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Asian-American 'Visibility' Is Not the Whole Story

By Elaine Kim
Posted November 17, 1999

Walking through Sproul Plaza at midday, one could easily conclude -- and many do -- that Asian Americans, because we are so visible, have no reason to feel marginal at Berkeley.

Indeed, the campus has become predominantly Asian and white in terms of undergraduate students. The Asian-American undergraduate population has grown by more than ten times since I was a student here 30 years ago.

The Asian-American presence among today's campus undergrads can be traced partially to Proposition 209 -- which is threatening to decimate diversity at Berkeley -- but mostly to the enormous increase in California's Asian-American population since federal racial immigration quotas were changed in 1965.

When I was tenured in 1981 -- the only woman of color to receive tenure that year -- 98 percent of tenured professors at Berkeley were white and male.

Aggressive affirmative action measures and new faculty hiring policies enacted in the late 1980s and early '90s made a dent in the old statistics. This was true especially for white women faculty, but also for Asian Americans -- whose percentage among faculty increased from less than four percent in 1976 to nine percent this year.

Do these figures mean that Asian Americans are moving from margin to center? It depends on your perspective.

Viewed in relation to Asian-American population increases, or the percentage of Asian-American students on campus, there is a serious imbalance: Asian Americans make up about 40 percent of the undergraduate student population, but we comprise only 6.8 percent of the tenured faculty and only 3 percent of academic administrators.

Meanwhile, whites make up 35 percent of the undergraduate student body, but comprise more than 87.4 percent of the tenured faculty and 90 percent of campus's academic administrators.

Among staff, our numbers have increased mostly in the lower tiers, especially in maintenance and food service. Asian-Americans are much better represented in the clerical and middle manager ranks than at higher levels, and those in higher levels are mostly clustered in information technology.

In most ways, Asian-Americans are doing better than other people of color, but much worse than whites, in the UC Berkeley pyramid. We are concentrated with other "minority groups" at the base, which makes our marginality not much different in substance from what it was before the dramatic growth in Asian-American communities.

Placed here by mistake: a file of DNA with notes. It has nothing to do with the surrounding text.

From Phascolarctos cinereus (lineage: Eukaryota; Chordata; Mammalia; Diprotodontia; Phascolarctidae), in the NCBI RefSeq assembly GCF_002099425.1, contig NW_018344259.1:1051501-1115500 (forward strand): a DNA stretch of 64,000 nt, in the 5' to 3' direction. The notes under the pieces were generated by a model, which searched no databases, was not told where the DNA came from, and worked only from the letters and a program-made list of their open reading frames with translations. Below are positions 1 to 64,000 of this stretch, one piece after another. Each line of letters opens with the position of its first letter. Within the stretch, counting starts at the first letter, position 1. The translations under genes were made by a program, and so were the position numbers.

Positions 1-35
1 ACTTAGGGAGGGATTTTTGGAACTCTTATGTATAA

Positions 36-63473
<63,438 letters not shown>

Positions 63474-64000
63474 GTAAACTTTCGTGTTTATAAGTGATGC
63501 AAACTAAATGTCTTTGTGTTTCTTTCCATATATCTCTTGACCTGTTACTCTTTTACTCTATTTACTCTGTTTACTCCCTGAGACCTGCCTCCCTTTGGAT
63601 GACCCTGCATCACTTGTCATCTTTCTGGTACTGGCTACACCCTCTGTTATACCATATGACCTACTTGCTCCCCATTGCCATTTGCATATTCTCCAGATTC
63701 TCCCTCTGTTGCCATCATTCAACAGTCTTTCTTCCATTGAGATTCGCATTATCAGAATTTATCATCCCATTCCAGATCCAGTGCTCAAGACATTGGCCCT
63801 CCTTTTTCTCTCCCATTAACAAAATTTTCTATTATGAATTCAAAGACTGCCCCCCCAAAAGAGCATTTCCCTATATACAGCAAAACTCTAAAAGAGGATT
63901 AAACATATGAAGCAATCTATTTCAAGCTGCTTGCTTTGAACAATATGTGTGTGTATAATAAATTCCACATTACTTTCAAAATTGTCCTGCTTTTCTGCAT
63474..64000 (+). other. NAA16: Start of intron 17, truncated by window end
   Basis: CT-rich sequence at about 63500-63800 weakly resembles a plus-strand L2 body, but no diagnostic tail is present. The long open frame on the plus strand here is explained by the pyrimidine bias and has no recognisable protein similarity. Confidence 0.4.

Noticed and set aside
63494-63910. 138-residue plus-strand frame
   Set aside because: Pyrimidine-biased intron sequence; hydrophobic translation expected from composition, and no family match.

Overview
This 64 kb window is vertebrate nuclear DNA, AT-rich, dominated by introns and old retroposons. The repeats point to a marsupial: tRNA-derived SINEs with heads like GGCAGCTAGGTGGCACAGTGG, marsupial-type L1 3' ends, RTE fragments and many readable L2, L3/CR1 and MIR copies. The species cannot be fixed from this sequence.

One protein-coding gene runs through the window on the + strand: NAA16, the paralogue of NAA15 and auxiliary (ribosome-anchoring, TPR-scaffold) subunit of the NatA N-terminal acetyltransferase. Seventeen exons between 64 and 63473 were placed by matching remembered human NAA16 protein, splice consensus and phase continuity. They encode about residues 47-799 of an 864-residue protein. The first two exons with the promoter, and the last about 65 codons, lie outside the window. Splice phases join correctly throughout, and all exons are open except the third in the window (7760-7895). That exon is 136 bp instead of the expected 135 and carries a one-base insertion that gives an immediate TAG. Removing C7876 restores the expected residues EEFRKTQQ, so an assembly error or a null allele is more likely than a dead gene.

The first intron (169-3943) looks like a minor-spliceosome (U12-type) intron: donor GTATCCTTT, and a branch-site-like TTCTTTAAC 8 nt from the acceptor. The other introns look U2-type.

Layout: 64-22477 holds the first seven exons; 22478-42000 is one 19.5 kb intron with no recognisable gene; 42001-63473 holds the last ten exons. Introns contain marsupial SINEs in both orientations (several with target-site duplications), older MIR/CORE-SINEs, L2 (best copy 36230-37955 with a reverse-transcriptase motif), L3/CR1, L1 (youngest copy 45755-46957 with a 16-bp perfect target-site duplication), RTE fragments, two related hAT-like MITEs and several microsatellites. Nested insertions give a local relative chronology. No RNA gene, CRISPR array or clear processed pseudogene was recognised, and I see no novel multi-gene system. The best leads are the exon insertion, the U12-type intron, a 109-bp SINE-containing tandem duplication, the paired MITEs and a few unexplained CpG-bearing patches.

How does the future look? The push for faculty from underrepresented groups, which occurred in the early to mid-1990s, dissipated after the passage of Proposition 209. Today there is no longer a serious, centralized, rewarded effort to recruit and hire faculty of color, including Asian Americans, whether in science (where we were traditionally more likely to be situated) or in humanities and social sciences (where we have traditionally been underrepresented).

No Asian Americans are currently in policy-making administrative positions at Berkeley. And the possibility that Asian Americans will be better represented on the faculty and in administration in the future doesn't look good, since despite all those highly visible Asian-American undergraduates, enrollment of Asian-American graduate students has been falling since Proposition 209.

Asian Americans at Berkeley may no longer be invisible, but in terms of consequence, in terms of being positioned to help determine the future, we remain marginalized.

Some geneticists back in the 1930s claimed that Asian people are "mimetic" rather than "original" or "creative," and are therefore best suited for carrying out other people's orders and ideas.

Even today, Asian Americans are invisible to some people because of old notions about us as perpetual foreigners or hard-working imitators with no leadership potential. It's time to recognize and make room for talent and ability from everyone, including Asian Americans.

For Asian Americans, it's important to raise our consciousness, build our networks and cultivate our leadership abilities. As neither black nor white, we are uniquely positioned to appreciate complexity. We can use the wisdom that our unique position affords us to work toward change that will help make Berkeley a better place not just for Asian Americans, but for all Berkeleyans -- a place of fairness, equality of opportunity and genuine diversity.

Elaine Kim is a professor of Asian-American and ethnic studies. This opinion piece is excerpted from her keynote address at a recent conference on the changing status of Asian Pacific Americans at Berkeley.



November 17 - 23, 1999 (Volume 28, Number 15)
Copyright 1999, The Regents of the University of California.
Produced and maintained by the
Office of Public Affairs at UC Berkeley.
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